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Babyteeth – The growing pains of slowly dying

Babyteeth is a warm and familiar coming-of-age story but this time with the girl, Milla, coming to terms with her terminal illness. She changes her hair, clothes, wants a shag, wants to go to dances and get fucked up with strangers. It’s a Me, Earl and the Dying Girl but less sappy and from the dying girl’s perspective, and also Australian. The cast is a mix of a Greta Gerwig protégé, Eliza Scanlen, the boy from that crappy dystopian Netflix show, Toby Wallace, and Timmy’s dad from The King, Ben Mendelsohn.

The audience experience Milla’s world as she does, with Mallrat’s For Real playing on the train as she journeys into the city for a night of adventure, escaping her suburban family, or she lets her limbs loose as she dances to Come Meh Way, Sudan Archives. When she arrives sober (excluding her medication) at the party in the city, the neon lights and booming music overwhelm Milla as she journeys through each room with a different theme. She lands in a room with an old timey film projected on the wall, surrounded by the light, an alien-like creature crawls round Milla, stunned but also relishing in the experience and physical contact. This abstract scene stands out from the classic coming-of-age tropes of partying, rebellion, falling in love and adds a metaphysical or imagined world on top of the bleak reality of Milla’s impending death. It is Milla’s world we follow, with dancing, movement and life in a sea of waving lights.

The ecstasy of this night ends with disappointment in the boy she falls for and a serious life threat. The rebellion, danger and testing of limits in stories of revolting youth is heightened with the feeling her time is running out. I felt caught between Milla’s independence and joy and then her parents’ need to shield her from the threats of the world, to keep her in it for as long as they can. The lack of rationality and wildness in her story seems fitting with Milla, as death is not rational. Humans cannot make sense of death as we only know the experience of living.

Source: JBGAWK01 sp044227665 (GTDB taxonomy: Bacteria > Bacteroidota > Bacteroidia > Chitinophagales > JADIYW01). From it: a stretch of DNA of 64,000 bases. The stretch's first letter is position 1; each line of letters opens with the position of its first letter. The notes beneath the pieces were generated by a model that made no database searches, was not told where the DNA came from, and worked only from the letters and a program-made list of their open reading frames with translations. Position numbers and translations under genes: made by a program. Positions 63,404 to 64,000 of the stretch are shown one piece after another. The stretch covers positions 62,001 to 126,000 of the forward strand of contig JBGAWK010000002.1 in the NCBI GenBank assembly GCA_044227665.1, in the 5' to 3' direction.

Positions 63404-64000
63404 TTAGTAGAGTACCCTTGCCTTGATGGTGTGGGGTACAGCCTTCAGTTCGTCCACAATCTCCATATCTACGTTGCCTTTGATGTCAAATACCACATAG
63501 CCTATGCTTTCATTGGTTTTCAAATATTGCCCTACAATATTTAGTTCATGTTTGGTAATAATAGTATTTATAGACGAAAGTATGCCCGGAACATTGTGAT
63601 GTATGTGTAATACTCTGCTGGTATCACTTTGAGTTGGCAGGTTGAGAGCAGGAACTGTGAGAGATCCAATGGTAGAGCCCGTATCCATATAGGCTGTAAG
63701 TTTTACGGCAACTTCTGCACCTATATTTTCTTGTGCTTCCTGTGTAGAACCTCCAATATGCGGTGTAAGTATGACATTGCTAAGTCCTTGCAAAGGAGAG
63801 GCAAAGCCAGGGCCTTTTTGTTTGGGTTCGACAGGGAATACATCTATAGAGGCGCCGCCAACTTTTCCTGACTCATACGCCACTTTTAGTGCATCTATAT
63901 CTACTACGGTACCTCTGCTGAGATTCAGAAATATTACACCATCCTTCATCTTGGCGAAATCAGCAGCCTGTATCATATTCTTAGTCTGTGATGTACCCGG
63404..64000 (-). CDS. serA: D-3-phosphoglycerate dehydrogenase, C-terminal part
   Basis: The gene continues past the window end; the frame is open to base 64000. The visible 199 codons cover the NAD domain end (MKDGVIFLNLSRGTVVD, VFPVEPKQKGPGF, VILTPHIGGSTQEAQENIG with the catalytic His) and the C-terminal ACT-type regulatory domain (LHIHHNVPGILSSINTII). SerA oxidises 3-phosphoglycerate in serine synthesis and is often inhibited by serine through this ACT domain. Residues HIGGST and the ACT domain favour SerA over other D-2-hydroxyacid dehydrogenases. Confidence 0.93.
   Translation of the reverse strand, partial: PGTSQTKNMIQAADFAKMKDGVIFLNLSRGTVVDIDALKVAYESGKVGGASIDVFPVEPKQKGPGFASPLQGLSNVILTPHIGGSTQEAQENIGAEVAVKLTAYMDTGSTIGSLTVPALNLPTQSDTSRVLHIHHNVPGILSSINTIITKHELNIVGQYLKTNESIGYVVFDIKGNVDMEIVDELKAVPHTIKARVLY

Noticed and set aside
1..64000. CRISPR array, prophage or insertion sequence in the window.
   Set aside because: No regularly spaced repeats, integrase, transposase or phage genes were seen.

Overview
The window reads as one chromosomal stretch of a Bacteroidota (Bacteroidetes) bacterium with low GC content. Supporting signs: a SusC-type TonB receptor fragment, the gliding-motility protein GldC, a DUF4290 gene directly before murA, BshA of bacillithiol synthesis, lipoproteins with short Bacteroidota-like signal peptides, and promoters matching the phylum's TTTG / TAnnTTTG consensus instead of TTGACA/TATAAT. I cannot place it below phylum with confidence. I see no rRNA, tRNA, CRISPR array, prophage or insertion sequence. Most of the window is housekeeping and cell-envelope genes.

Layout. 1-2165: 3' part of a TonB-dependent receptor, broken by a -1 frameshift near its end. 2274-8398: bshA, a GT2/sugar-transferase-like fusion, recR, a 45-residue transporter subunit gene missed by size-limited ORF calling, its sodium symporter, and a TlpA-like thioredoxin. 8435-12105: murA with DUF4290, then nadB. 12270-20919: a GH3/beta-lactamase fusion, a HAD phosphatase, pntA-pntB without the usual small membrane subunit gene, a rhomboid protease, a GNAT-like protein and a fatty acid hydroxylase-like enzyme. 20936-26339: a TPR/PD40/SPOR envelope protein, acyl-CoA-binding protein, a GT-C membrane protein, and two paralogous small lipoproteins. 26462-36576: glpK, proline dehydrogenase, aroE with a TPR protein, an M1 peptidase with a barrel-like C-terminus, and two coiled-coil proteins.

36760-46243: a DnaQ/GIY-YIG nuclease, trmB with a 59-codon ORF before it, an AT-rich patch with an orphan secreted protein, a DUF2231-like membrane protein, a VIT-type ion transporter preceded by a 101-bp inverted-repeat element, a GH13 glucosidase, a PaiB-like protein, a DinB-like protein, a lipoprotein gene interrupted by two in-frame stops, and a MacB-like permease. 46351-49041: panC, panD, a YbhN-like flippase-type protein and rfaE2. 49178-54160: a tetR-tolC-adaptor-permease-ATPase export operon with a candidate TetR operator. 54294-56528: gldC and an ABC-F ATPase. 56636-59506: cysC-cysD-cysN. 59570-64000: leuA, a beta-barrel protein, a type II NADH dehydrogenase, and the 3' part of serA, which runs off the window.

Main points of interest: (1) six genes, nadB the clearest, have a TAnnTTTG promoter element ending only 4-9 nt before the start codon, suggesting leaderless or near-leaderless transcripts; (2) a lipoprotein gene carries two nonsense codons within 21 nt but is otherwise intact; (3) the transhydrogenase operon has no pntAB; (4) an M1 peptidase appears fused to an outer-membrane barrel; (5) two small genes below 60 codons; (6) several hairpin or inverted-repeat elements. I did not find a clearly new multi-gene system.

The typical lessons from a coming-of-age film include learning to love your parents who are obstacles to independence, young people are drawn to the big city, and young love never lasts. These are covered and destroyed in Babyteeth with a beautiful Australian-drama alternative. The city and her first love leave her more broken than the illness, but then Milla realises her parents care defends their constraints, and we see their crumbling walls leave only pure love for their daughter.

We love Milla by the end, feeling her parents fear and awe for the woman she is becoming. But Milla does not get to finish her coming-of-age story. In a recent interview the director, Shannon Murphy described Babyteeth as “a film about how good it is not to be dead yet.” This is a perfect sentiment during life's constant reminders of mortality and isolation, that there is still joy to be found within the restrictions.

Edited by Andriani Scordellis, Film Editor

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